Tag Archives: copyright

A Dose of Basic Copyright Law

bby driver

Deborah and Baby

It shouldn’t have to be said, but if you use someone else’s work: you need to get permission. The Hollywood Reporter’s legal roundup today included two copyright cases that probably shouldn’t have had to be litigated. The first was in regard to Baby Drive, the excellent 2017 action film from Edgar Wright that makes extensive use of music to drive the story. It’s great, and it’s up for a few Oscars. The main love interest is named Debora, played by Lily James, and so the film naturally included a 1968 song called “Debora” by T.Rex. Except they didn’t clear it first. The oversight was discovered when they went to get permission to use it on the Soundtrack, and the son of the songwriter sued Sony (T.Rex frontman Marc Bolan had passed away). The matter was resolved at mediation, suggesting that his heir received just compensation for using the song.

 

And further down in that same article, THR reports that Beyoncé settled with the estate of Anthony Barré, whose spoken word recorded under the name “Messy Mya” was used in her hit song “Formation“. Both of these instances are pretty straightforward copyright infringements, and I suspect the fault is not on Beyoncé or Wright, rather it was likely the studios who failed to get clearance and to compensate the original artists before going forward. Both suits have been settled, and you can resume listening to “Formation” and watching Baby Driver” guilt-free.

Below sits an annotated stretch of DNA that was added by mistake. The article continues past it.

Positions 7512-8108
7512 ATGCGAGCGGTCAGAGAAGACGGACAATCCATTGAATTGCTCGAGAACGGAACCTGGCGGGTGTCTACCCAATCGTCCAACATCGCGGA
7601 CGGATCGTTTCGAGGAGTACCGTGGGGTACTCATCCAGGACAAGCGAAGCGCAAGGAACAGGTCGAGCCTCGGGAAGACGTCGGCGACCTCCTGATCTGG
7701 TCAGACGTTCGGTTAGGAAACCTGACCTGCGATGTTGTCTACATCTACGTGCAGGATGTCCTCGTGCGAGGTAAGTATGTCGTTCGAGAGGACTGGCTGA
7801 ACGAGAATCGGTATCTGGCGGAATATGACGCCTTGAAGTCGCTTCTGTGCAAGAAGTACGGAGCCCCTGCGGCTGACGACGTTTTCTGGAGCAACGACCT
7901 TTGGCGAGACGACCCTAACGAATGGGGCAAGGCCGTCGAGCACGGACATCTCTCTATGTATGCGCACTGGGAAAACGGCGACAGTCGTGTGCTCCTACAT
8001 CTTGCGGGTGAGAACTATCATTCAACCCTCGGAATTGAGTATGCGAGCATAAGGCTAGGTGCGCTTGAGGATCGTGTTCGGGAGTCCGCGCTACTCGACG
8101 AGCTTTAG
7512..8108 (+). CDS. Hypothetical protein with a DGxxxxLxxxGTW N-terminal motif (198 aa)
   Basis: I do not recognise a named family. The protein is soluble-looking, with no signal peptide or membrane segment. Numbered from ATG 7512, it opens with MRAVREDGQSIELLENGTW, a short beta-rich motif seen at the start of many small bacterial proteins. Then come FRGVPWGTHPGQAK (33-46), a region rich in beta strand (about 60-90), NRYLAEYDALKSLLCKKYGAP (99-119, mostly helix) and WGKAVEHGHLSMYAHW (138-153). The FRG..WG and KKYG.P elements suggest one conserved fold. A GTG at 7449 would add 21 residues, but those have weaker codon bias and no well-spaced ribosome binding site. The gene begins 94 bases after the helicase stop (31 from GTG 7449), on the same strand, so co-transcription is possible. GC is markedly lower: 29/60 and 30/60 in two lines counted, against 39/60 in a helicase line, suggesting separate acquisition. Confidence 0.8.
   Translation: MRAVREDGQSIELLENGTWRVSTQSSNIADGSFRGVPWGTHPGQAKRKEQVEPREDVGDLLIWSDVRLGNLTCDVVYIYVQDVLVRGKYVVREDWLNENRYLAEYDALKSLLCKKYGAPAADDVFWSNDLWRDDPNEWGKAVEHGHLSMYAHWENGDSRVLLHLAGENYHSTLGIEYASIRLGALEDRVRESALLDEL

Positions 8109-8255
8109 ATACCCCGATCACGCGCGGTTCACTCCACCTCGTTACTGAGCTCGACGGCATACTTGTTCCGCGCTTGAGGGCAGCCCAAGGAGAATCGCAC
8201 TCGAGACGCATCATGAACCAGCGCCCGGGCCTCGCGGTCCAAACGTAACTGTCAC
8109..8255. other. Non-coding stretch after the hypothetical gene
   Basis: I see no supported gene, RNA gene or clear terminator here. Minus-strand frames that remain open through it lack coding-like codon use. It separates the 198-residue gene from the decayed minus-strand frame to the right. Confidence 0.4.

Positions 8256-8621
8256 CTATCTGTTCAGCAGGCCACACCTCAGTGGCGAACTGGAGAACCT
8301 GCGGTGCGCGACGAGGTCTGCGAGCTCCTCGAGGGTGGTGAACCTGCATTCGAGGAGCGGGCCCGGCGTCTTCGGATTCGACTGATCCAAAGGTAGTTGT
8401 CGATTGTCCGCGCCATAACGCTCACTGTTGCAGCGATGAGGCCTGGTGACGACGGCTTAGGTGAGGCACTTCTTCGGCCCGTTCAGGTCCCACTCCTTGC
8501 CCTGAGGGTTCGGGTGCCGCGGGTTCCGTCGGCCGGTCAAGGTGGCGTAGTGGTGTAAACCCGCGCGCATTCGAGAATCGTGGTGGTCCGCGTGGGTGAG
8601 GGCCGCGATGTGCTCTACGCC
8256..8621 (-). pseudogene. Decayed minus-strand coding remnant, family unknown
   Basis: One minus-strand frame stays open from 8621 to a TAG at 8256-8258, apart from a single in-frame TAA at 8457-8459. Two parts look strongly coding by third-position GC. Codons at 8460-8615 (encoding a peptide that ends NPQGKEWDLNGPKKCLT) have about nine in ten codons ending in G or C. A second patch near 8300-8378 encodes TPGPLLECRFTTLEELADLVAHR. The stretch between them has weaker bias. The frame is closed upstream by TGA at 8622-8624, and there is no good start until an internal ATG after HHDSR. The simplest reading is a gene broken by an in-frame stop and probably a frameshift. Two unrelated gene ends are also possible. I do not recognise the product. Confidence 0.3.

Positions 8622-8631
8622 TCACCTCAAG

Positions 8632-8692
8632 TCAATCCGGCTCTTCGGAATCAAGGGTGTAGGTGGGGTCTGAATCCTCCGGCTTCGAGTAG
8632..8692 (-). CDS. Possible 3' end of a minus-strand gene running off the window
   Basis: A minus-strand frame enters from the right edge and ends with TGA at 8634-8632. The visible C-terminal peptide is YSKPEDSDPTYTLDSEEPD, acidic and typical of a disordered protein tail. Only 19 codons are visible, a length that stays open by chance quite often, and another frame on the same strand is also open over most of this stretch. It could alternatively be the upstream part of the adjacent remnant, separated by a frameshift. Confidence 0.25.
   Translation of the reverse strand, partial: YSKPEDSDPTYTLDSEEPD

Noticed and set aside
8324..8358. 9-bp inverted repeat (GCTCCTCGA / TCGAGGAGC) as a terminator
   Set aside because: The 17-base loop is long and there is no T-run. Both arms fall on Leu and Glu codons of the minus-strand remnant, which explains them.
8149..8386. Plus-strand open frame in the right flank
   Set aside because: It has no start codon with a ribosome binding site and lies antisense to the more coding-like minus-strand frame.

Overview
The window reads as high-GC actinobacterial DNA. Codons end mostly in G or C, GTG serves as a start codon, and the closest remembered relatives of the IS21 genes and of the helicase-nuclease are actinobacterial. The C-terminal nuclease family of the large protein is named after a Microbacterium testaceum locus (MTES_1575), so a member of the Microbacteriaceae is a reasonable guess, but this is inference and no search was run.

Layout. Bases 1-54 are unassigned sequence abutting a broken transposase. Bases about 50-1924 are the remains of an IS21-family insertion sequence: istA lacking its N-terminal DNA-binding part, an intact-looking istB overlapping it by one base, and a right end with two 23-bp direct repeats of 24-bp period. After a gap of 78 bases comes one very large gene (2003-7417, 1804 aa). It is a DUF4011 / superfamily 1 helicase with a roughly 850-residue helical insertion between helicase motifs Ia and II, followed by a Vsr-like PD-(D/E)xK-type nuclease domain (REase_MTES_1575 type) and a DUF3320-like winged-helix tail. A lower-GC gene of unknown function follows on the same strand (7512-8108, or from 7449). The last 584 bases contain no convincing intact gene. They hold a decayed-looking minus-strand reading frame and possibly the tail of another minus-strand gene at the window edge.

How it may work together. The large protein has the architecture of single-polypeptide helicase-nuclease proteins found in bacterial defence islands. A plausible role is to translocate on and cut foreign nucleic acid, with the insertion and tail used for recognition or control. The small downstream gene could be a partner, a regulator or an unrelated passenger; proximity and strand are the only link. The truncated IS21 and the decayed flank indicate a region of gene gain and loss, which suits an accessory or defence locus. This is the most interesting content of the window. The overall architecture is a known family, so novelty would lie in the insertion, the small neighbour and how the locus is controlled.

Seriously, go watch Baby Driver if you haven’t, it’s excellent.

I guess I’ll throw in a little criminal law- if Baby had been charged in Florida state court (the movie is set in Atlanta, GA), he would’ve been facing mandatory life in prison without parole for Felony Murder (even though he didn’t do the shootings). Regardless of the people who spoke up for him, the movie would not have ended on a positive note if it had been set in Miami…

Law Professor Sues Record Label for Copyright Letter

Harvard Law professor Lawrence Lessig did a lecture about adaptive use of a song, and posted the lecture to YouTube. This is clearly a fair use under copyright law. However, the record label sent him a standard cease and desist letter for the use of the song in his lecture. Do not threaten copyright lawyers for their fair use! Not only did Lessig fight to keep up the video, he has turned around to sue the record label for improperly challenging his fair use! It’s an important action, to deter the chilling effect caused by overzealous prosecution of copyright laws.

This isn’t criminal related, but it was too juicy not to share!